Robot's Voice Helps It Find Its Way
Posted 10 Dec 2003 at 18:48 UTC by Rog-a-matic
Researchers at the University of Toronto have are using a Trilobot from Arrick Robotics to navigate usin using its own voice. A paper will be available online in a future issue of the journal Information Fusion. The system could be used as a tour guide within two years according to its inventors.
More info..., posted 10 Dec 2003 at 19:49 UTC by steve »
Not entirely appropriate, but when I read the linked piece about this
robot in Scientific American, the old Victor record logo came to
mind. See: http://www.hauntedink.com/ghost/victor-label.JPG
To me a robot talking to itself all the time would start to get
aggravating after a while.
What happened to Ultrasound? It doesn't bother anyone except bats, cats
and dogs maybe.
using Ultrasound would be better I think.
Trilobot does have ultrasound.
This demo was just to show that the robot could be located by using
sound output and microphones around the room. Sort of like sound
GPS. They really couldn't have done the same thing with ultrasound
because ultrasound is directional so it would be hard to pick up on
more than one microphone around the room to triangulate where the
robot was. Perhaps the robot could shoot some ultrasonic sound and
then turn it's head and shoot again at another microphone and turn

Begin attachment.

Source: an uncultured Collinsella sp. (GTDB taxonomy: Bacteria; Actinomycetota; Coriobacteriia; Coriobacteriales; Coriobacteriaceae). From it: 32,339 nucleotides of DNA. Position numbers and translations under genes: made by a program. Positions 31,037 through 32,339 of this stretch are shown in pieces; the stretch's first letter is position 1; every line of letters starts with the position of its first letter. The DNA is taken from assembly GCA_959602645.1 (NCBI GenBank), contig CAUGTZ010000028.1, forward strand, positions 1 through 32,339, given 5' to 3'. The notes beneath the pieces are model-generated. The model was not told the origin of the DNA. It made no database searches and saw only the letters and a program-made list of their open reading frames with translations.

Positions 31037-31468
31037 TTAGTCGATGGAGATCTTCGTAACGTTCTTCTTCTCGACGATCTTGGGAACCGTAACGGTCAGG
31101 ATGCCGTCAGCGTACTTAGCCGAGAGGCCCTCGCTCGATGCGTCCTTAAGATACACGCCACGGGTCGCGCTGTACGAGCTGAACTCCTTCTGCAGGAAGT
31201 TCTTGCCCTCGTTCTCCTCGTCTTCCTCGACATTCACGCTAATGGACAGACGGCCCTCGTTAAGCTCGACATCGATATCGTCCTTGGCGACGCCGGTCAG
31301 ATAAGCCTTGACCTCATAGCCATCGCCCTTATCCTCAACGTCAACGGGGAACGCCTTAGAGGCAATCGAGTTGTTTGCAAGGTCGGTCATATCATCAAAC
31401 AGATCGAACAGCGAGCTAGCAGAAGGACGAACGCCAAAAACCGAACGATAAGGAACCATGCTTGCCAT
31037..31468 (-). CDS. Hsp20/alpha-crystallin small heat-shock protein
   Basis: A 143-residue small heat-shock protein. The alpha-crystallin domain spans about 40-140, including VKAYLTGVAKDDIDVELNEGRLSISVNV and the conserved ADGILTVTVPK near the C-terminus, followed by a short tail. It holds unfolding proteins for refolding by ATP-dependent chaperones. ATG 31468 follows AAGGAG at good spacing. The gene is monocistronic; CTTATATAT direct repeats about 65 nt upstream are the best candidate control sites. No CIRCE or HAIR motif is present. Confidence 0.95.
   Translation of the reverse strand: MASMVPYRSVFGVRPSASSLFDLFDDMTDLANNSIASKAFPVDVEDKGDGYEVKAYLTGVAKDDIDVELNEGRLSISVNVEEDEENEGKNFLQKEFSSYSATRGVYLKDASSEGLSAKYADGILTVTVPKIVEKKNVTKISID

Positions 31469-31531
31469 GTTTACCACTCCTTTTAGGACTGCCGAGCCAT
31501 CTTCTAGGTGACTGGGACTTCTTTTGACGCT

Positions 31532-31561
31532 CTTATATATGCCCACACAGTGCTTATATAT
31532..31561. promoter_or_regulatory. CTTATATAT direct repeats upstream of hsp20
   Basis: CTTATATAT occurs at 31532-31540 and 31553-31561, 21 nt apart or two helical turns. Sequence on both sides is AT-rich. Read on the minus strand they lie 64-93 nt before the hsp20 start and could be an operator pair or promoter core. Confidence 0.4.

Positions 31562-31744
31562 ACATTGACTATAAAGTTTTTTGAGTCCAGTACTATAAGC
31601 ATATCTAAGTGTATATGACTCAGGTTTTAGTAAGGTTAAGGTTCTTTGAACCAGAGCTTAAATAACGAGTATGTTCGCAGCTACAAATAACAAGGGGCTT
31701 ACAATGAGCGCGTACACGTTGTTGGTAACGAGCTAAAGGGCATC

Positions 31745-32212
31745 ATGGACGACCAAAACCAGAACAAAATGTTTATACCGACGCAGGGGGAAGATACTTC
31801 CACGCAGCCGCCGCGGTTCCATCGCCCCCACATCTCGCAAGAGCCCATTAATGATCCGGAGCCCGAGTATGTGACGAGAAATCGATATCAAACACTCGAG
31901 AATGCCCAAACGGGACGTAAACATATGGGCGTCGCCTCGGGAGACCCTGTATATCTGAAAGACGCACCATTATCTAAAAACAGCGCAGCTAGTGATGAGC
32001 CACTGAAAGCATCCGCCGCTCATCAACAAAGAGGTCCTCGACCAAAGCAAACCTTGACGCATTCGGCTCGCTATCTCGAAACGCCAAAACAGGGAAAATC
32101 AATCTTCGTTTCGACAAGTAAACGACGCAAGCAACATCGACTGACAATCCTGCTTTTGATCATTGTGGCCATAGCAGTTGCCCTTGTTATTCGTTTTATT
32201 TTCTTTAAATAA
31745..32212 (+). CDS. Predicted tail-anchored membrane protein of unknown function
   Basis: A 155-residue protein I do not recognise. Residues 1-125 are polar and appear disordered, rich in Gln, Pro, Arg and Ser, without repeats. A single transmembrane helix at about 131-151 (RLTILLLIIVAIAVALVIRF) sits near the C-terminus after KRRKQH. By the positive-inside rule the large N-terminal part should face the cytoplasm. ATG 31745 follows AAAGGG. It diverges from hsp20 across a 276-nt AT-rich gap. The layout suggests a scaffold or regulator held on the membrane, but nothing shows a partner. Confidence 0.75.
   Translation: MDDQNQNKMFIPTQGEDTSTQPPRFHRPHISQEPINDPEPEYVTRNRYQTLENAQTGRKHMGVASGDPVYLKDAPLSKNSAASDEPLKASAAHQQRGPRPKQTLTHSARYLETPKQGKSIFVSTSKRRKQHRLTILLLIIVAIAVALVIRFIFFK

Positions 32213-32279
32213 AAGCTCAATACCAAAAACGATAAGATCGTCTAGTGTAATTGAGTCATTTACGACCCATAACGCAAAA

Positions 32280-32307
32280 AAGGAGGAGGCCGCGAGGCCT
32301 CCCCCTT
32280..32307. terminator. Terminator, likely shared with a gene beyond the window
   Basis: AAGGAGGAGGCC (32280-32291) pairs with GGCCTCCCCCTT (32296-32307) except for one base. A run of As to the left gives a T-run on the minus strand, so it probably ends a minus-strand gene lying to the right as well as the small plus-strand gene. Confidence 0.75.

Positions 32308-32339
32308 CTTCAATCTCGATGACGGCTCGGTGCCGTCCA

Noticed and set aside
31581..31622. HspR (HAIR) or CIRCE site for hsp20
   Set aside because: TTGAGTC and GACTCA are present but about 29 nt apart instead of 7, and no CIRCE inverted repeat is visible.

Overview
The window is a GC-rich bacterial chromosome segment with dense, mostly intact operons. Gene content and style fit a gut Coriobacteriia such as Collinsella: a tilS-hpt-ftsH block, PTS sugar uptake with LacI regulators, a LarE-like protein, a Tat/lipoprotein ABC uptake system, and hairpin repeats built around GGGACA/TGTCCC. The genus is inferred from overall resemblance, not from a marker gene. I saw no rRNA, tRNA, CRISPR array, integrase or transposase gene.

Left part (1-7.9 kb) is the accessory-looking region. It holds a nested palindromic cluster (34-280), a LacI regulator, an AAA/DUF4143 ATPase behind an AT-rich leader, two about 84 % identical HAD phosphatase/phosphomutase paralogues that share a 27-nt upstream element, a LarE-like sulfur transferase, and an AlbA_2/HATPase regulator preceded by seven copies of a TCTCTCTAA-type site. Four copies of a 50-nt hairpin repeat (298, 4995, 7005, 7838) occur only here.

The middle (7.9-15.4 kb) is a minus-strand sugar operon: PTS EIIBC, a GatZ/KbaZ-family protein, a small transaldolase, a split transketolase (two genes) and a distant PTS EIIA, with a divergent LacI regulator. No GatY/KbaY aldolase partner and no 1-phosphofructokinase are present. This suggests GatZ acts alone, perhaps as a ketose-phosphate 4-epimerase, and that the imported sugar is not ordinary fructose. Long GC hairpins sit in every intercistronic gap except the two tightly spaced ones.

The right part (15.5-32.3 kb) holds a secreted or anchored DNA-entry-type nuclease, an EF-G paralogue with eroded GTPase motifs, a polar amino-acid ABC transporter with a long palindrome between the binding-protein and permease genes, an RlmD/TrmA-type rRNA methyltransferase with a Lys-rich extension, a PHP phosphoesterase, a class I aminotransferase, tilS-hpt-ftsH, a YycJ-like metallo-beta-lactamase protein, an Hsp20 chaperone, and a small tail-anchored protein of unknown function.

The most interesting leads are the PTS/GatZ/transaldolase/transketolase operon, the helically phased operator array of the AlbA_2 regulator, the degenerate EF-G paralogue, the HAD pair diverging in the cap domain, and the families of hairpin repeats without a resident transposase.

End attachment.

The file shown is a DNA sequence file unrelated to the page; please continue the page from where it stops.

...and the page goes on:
it's head the other way again to shoot some ultrasound, but that would
be time consuming.
The question I'm wondering is if it was used as a tourguide, would the
people in the room who were speaking ruin this technique. IE:
wouldn't this robot be the only one allowed to speak so the
microphones around the room could sense where it is. If others are
speaking, how could it tell the difference and filter out everyone
Therefore, I think this is a cool technique for something like a
vacuum while you're away bot where you don't expect anyone else to
speak or a security guard robot, but for a tour guide, I don't see it.
I love the Trilobot! It's a very impressive robot. It has just about
everything you could wish for in a feature on a robot.
I received this email from Parham Aarabi today:
Actually, we have been working on this problem for a long time. The
key is that the Robot's phrases are pre-recorded (i.e. we can extract a
speech signature from these phrases beforehand). Afterwards, we look for
those specific speech signatures (the ones that only correspond to the
robot's speech, and not the other conversations in the room), and
localize based on that. Hence, localization in noisy environments, with
many people and numerous conversations, is possible. Of course, it is
to a certain extent, but if you have several people shouting as loud as
they can, our localization system WILL fail! But, in most typical
situations it does fine. Thanks for your feedback and your comments ...